Still, that garden is a very special and magical place. Most mid-summer nights I am fortunate to be able to spend some time out there experiencing some of what it offers. It was hard for me at this time last year to sit out there and watch the show without Penny. It just seemed too empty and too solemn. It is easier this year, though, and I am glad for that. I can sit out in the back, look at the feeders, and sometimes feel her presence and hear her voice. Or I can just sit in a quiet, watchful silence; we could sit out there quietly and bask in the specialness of that type of place that can bring humans and nature together in such primal and sustaining ways. Thanks, Penny, for bringing The Show to our house and continually adding to it, expanding it, nurturing it and caring for it. I am so grateful for its presence in my life and to have had the opportunity to have known it with you. And thank you, gardeners everywhere, for doing your part to make us more aware of the world around us and enabling us to have a chance to meet nature halfway. That is a treasure, indeed.

Wednesday, July 10, 2019

Happy 200th Walt Whitman!


“And your very flesh shall be a great poem.” 

“A child said to me, “What is the grass?” How shall I answer

“I am large. I contain multitudes”

“Not I nor anyone else can travel that road for you. You must travel it by yourself. It is not far, It is within reach”

                                                From Walt Whitman’s, Leaves of Grass

  As a kid I loved reading, and I loved reading all sorts of things. My mother used to ban having cereal boxes on the kitchen table during breakfasts because I would be reading the boxes and not paying attention to the other member of the family gathered at the table. But Mom loved that I loved reading, and she supported it. We had encyclopedias Mom provided, and she would regularly asked me what I had read in them that day and to read things to her from them. We also had a young person’s mini encyclopedia called. Childcraft that included volumes on science, geography, folklore, literature and more.. I devoured them, particularly the literature volumes. They were my entry into the worlds of mythology, fiction, drama and poetry. Their influence has stayed with me my entire life.

  I think of that now because this year the nation is celebrating the 200th birthday of Walt Whitman, a man many consider to be to father of a truly American poetry.  Whitman wasn’t in my Childcraft books, as I recall, but those books made me ready for him. I had memorized several poems in the Childcraft volumes, especially Henry Longfellow’s Paul Revere’s Ride and Hiawatha, and Alfred Noyes’ The Highwayman. I loved the rhyme patterns and the descriptive language in these poems; “The moon was a ghostly galleon tossed upon cloudy seas” from The Highwayman is still one of my favorite lines of poetry. These opened me up to the power and magic of words and some of the ways they could be used. So when, in my high school years, I was encountering new friends in Rittenhouse Square and the coffeehouses to which my music was taking me, I was also ready to encounter new approaches to poetry. I heard and read the Beats, including Allen Ginsberg, Gary Snyder, Le Roi Jones (later Amiri Baraka), Denise Levertov, and William Carlos Williams. I also encountered historically, spiritually, and politically centered poets and modern and surreal poets, including Gwendolyn Brooks, Charles Olson, Ishmael Reed, Kenneth Patchen, Diane di Prima, Audre Lorde, and tons more. The same Philadelphia Free Libraries that fed my insatiable curiosity for music at thi time also fed my appetite for poetry and poets. And as I read more about my favorite poets and their influences, most of them made regular and strong references to the importance of Walt Whitman and especially Leaves of Grass.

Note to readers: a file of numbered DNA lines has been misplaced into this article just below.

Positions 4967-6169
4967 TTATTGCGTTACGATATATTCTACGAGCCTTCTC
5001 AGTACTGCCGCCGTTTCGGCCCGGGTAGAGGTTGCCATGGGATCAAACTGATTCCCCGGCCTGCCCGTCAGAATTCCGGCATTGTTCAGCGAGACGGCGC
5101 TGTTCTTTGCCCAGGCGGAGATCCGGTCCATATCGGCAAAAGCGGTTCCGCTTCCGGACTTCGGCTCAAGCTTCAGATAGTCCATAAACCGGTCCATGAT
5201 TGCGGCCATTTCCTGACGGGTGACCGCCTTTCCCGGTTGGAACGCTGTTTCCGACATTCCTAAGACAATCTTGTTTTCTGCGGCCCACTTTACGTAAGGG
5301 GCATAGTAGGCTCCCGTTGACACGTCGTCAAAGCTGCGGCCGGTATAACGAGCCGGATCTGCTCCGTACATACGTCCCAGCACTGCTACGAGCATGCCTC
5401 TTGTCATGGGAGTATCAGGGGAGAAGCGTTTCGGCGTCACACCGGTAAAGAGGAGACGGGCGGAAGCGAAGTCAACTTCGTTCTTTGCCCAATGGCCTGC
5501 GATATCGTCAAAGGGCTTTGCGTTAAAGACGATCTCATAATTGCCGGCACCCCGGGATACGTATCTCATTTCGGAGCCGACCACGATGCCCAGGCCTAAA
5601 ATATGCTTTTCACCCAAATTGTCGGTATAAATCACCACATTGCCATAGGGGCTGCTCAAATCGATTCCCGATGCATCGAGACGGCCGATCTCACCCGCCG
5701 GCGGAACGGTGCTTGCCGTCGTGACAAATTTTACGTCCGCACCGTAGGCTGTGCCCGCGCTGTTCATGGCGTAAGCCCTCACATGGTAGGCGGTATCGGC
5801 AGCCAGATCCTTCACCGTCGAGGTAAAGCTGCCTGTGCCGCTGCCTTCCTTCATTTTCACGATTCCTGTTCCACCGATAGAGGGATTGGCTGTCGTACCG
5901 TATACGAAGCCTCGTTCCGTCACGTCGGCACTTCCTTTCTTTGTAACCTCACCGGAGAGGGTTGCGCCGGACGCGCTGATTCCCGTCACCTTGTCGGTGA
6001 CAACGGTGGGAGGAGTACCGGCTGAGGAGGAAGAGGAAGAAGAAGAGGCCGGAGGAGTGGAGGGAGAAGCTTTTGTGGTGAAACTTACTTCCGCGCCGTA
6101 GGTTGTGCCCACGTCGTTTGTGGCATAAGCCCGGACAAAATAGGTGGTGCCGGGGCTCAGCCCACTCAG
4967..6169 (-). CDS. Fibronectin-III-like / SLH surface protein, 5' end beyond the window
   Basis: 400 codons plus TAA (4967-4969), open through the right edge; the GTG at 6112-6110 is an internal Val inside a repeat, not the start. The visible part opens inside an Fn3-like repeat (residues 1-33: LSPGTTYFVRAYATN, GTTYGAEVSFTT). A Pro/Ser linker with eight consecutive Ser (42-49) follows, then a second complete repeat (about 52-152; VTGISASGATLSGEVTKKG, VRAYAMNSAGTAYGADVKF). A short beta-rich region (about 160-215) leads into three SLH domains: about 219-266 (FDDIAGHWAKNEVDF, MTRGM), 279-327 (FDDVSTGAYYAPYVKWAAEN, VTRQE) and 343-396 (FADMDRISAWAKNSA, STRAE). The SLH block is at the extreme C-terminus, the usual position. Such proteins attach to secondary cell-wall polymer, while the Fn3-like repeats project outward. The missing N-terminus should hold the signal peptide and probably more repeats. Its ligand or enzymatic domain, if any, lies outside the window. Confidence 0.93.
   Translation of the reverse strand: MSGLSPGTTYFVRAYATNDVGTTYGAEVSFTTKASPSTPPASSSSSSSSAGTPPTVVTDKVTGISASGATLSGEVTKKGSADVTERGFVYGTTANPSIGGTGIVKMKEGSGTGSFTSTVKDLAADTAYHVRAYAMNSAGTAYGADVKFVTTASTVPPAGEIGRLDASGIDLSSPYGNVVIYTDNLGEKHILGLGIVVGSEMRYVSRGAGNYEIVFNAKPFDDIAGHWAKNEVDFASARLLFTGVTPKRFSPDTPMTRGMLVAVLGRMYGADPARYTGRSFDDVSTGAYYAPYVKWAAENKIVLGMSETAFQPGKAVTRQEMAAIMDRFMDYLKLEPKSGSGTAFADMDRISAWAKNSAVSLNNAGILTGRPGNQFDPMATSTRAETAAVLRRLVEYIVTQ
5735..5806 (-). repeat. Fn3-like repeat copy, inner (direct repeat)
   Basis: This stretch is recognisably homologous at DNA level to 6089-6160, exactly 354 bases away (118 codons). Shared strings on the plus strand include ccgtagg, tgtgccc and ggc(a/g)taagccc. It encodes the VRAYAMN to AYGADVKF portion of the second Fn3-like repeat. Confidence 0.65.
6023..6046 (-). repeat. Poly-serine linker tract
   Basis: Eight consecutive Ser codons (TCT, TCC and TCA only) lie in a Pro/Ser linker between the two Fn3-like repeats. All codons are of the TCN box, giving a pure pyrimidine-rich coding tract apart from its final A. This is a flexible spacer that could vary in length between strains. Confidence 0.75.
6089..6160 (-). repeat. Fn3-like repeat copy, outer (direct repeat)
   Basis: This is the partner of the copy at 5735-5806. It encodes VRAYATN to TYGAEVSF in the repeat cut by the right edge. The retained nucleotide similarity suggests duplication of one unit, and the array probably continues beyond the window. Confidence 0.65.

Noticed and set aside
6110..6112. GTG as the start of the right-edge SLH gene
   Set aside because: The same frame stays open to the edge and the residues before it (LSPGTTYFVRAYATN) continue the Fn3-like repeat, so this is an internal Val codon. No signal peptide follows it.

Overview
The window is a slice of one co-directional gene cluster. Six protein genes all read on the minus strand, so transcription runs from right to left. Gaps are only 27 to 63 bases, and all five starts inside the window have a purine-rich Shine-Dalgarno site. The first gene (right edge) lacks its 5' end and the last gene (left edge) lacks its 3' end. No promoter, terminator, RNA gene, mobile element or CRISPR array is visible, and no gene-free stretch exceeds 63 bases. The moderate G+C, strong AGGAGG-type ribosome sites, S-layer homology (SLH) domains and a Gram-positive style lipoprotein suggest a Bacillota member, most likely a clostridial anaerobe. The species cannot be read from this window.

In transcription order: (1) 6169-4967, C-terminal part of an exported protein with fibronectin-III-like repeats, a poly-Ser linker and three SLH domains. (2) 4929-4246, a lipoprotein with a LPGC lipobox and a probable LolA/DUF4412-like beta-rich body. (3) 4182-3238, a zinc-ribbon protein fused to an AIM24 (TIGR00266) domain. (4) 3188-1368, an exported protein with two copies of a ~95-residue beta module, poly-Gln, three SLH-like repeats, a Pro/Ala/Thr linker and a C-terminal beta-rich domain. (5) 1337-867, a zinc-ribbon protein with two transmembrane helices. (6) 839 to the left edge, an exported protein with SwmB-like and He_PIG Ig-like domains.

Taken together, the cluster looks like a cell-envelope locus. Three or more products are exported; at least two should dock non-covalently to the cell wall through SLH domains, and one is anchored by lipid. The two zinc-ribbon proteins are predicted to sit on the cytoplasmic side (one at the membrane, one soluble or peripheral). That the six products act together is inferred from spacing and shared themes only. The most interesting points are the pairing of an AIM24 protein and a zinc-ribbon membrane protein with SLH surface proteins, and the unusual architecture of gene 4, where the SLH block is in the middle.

In reading, studying about, and loving the works of all the aforementioned poets, I came over time to better understand Whitman and what he did for and gave to American thought and verse. The directness those poets feature owe a lot to his unflinching looking at himself, the places and people around him and what they not only were, but also what they could mean and be. Whitman was among the first poets to intentionally write in free, unrhymed verse, and I came[JC1]  to see that not rhyming or having a repeated rhythmic pattern in a poem could allow a writer to do and say things in ways that were more emotional, direct, and meaningful. He also delighted in the specialness of the commonplace and the ordinary. He made it clear that if we open a bit and expand our vision and our awareness, simple things, such as a leaf of grass, could “be links to much bigger and larger concepts…could, “contain multitudes.”  He also saw, named and gave space for the role so many emotional and sensual things have in our lives and being, no matter how we might want to downplay, disguise or ignore them. He saw that looking at ourselves and our world straight on and honestly could have immense value. And he wrote in a way that forced us, sometimes lovingly and sometimes intensely, to do just that. Honestly. Directly. Unflinchingly.

  I have read Leaves of Grass several times, and I will read it again this year. It is one of those works that caught me at the same time it mystified and infuriated me. It is a powerful work: one that always intrigues, arouses, confuses, angers, and calls to me. Yes, it took me some time and re-reading to get comfortable with the self-awareness, analysis, and prodding he was doing both with himself and calling on us, his readers, to do in our own lives. But each time I read it, in my twenties, thirties, forties and fifties, it rewarded me in ways I did not expect and could not have imagined at the time.  I expect it will do so again. Happy 200th birthday, Walt. Thank you for giving me the gift of you looking at yourself as one of the guides helping me to look at myself and my world. My enduring thanks to thee, and to your many and continuous offspring.